The tar­get area the Rus­sians were inter­ested in was about five miles south, along the road lead­ing to this cross­ing. That was the tar­get area that they assigned to these two Su-24s on the day of the shoot-down. The crews were assigned the mis­sion at about nine-fifteen in the morn­ing, Moscow time. They took off about a half hour later, headed for an area about thirty miles inland from the Mediter­ranean coast—in other words well east of this tar­get area—to loi­ter until they got fur­ther instruc­tions on hit­ting a tar­get in the tar­get area. At this point they’re just cruis­ing and loi­ter­ing at eigh­teen thou­sand, nine­teen thou­sand feet, try­ing to con­serve gas while they’re wait­ing to be assigned a spe­cific target.

The flight to their hold­ing area was very short, because they were fly­ing out of a Russ­ian base south of Latakia. It was like a ten-minute flight. They were only about thirty miles away or so. After they reached their loi­ter area—at roughly a quar­ter to ten—they were well in view of Turk­ish radar cov­er­age because they were up high and not far from the bor­der, roughly six­teen miles south.

They got assigned their tar­get, which was the road south of this impor­tant bor­der cross­ing, and exe­cuted a first strike, each of them attack­ing sep­a­rate tar­gets at about a quar­ter after ten. They then made a U-turn, so to speak, to fol­low a race­track pat­tern back toward where they had been loi­ter­ing to get ready for a sec­ond attack. They in fact exe­cuted the sec­ond attack about seven or eight min­utes later. One of the two Su-24s hit its tar­get right at about ten twenty-four and was almost imme­di­ately shot down as he was pulling off the target.

What about the Turk­ish air force, what were they doing meanwhile?

The Turks had launched two F-16s quite a bit ear­lier than the time we’re talk­ing about, from Diyarbakir, a major base for the Turk­ish Air Force about two hun­dred and fifty miles away, to loi­ter just in from the Mediter­ranean over a moun­tain­ous area that was about twenty-five miles north of this bor­der cross­ing. Inter­est­ingly, they arrived in that area to loi­ter just about the time that the Russ­ian pilots were being assigned their tar­gets, and the F-16s loi­tered over that moun­tain­ous area for about an hour and fif­teen minutes.

Here’s the cru­cial thing. They were not loi­ter­ing up at high altitude—say twenty to thirty thou­sand feet—to con­serve fuel, which is where you would nor­mally be loi­ter­ing if you were sim­ply doing a rou­tine bor­der patrol. They were loi­ter­ing quite low, at about seven thou­sand five hun­dred to eight thou­sand feet, which, first of all, is below the cov­er­age of the Syr­ian and Russ­ian radars that were down around Latakia, and which is a very fuel-inefficient alti­tude to loi­ter. You suck up a lot of gas down at those low altitudes.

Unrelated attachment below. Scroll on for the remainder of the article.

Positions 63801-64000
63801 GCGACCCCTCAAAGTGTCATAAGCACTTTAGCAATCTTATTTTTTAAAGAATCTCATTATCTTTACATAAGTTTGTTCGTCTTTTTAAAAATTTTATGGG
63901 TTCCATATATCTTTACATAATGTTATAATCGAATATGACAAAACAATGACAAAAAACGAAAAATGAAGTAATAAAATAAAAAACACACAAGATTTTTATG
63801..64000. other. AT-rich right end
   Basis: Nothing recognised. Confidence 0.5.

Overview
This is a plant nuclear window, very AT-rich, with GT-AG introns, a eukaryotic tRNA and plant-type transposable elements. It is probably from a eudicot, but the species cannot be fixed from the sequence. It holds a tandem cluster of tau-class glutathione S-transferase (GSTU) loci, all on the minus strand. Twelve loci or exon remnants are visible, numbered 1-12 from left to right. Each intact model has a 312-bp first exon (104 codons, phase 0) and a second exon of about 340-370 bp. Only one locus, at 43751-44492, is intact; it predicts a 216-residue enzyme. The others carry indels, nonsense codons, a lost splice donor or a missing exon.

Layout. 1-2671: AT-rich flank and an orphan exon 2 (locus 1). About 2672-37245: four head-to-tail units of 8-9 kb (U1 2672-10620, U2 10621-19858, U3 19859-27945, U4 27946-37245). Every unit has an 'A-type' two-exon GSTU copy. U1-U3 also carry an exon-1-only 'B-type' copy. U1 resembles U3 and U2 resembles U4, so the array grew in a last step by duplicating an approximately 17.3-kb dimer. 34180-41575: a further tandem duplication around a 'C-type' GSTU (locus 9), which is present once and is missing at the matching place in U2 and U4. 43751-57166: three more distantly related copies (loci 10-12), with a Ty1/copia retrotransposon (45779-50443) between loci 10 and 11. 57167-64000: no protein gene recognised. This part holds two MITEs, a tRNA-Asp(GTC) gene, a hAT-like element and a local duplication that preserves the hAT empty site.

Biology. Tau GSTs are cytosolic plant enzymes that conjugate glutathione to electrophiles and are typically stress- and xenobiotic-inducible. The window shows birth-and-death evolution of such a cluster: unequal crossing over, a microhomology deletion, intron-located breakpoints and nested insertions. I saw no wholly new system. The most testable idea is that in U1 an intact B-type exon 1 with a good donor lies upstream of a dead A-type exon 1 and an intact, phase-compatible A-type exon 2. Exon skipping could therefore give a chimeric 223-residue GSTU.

That tells you right away, if they hung out there for seventy-five min­utes, they must’ve been tanked on the way in to that mis­sion, because they were quite far from their home base—two hun­dred and fifty miles—so they must’ve topped up on fuel to have enough to even last for an hour and a quar­ter at this inef­fi­cient low alti­tude. The Turk­ish Air Force does have a num­ber of Amer­i­can tankers that they own, so they cer­tainly could’ve and almost beyond a shadow of a doubt did tank these F-16s before this whole engagement.

They’re hang­ing out at low alti­tude over this moun­tain­ous area north of the bor­der, and it’s now about a quar­ter after ten. The Russ­ian fight­ers, the Su-24s, are just fin­ish­ing their race­track pat­tern after their first strike and are about to re-attack from this hold­ing posi­tion well east of the tar­get. At that point, the two F-16s break out of their loi­ter pat­terns to fly in a straight line south, quite cer­tainly under Turk­ish ground con­trol because they clearly are not hunt­ing for the Su-24s and fol­low­ing a curved path, they’re head­ing straight for an inter­cept point that appar­ently ground con­trol has pro­vided them—a point that’s very close to the tar­get that the Su-24s have just bombed. That’s clearly the point they’re com­ing back to bomb again.

The F-16s arrive quite nicely and pre­cisely timed to a missile-shooting posi­tion very near the bor­der and three to four miles from the sec­ond Su-24—who has just fin­ished bomb­ing his sec­ond target—at about ten twenty-four. One of the F-16s locks onto him, launches a missile—an infrared mis­sile accord­ing to the Russians—and imme­di­ately dives down to get back under the Syr­ian radar coverage. The F-16 makes a hard div­ing right turn and is back down under eight thou­sand feet in no time at all and head­ing north away from the scene of the engage­ment. In that turn he actu­ally is pen­e­trat­ing Syr­ian air­space before he heads north to go home to Diyarbakir, prob­a­bly at that point out of fuel and hook­ing up with a tanker again in order to make it home.